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Does she represent the creative spirit? Or femininity trapped by masculinity? Or the moment when youthful naivety is confronted by cynical opportunism? Or the perpetual struggle between art and exploitation?  Or something else? You tell me. Anyway, I still think Aziza did a great job. I never talked to her before or after we finished shooting this, so I don’t know if she ever did any more acting.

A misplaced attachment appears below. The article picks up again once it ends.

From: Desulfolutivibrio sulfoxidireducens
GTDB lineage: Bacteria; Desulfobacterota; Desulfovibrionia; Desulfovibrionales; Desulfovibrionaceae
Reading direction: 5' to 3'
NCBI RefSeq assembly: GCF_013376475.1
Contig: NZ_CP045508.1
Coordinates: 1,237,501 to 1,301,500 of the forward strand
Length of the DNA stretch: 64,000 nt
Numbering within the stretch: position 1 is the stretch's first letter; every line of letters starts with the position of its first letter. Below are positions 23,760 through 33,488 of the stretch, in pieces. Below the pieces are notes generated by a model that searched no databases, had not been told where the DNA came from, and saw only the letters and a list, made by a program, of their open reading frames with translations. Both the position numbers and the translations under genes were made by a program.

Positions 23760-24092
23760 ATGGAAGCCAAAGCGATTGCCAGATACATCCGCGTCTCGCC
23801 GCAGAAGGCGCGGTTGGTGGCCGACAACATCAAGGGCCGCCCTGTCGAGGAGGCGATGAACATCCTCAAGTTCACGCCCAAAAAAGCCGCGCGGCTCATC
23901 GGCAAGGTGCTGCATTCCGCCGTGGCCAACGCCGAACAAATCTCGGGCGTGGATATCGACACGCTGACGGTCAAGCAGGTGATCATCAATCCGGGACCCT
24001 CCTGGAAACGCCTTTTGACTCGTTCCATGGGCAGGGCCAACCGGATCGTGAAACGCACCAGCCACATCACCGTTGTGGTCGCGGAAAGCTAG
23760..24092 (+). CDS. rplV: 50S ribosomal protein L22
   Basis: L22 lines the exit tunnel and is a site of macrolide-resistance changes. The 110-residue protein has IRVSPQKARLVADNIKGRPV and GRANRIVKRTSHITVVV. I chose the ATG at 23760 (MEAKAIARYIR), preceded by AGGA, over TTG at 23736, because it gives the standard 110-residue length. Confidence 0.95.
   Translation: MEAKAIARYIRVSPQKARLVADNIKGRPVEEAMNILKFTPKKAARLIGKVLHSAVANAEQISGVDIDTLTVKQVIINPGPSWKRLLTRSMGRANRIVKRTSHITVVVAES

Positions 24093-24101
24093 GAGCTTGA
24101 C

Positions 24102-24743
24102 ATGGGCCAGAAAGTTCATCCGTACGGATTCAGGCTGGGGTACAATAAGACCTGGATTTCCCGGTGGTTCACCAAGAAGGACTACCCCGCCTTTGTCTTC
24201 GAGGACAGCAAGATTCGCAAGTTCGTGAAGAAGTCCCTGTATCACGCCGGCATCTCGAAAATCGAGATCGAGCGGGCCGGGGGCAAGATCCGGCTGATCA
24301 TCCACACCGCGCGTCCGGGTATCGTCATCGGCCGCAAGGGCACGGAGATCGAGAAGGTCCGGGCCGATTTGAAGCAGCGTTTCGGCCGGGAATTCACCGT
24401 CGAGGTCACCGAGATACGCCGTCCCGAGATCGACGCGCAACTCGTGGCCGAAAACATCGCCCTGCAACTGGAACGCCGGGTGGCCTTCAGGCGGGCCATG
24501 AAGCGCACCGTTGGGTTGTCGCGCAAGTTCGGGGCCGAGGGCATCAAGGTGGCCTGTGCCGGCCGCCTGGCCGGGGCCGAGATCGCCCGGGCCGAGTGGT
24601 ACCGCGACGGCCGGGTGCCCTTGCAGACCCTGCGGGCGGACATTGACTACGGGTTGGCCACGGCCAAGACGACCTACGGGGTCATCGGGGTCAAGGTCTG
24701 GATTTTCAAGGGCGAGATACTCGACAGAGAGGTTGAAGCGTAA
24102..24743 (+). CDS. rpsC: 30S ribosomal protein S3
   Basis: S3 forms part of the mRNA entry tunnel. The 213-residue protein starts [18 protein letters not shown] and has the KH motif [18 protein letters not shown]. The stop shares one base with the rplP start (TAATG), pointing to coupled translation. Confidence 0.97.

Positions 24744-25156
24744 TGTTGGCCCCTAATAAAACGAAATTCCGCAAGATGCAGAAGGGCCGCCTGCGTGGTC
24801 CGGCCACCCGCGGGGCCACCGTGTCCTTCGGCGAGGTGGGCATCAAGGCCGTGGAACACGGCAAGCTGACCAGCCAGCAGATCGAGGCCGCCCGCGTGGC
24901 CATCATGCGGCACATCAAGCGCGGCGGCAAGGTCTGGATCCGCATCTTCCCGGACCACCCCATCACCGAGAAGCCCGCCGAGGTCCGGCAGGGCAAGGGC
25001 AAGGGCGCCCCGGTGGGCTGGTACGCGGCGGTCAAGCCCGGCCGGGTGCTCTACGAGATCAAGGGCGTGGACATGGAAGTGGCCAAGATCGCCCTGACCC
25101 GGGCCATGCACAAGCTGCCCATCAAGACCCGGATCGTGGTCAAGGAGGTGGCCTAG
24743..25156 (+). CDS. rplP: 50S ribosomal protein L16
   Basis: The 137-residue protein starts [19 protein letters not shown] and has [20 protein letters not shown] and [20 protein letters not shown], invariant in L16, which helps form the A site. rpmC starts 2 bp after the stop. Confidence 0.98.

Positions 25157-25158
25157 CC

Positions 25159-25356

Along with all that, this was an experiment in spoken credits. I wanted to see how the audience would react during screenings if they were made to sit in a completely dark theater. It worked- it was pitch black, so nobody could see to leave, so they had to sit through to the end of the credits (I showed a little mercy by flashing some shots at the end, though).

And finally, the Doors song was also my internal response to Oliver Stone’s “Doors” movie, which I felt was a completely bloated and pointless film. It was probably a much more effective homage to have a bunch of people trapped in the dark while Morrison rants about blood. I’m not a big Doors fan, but I’m still right about this.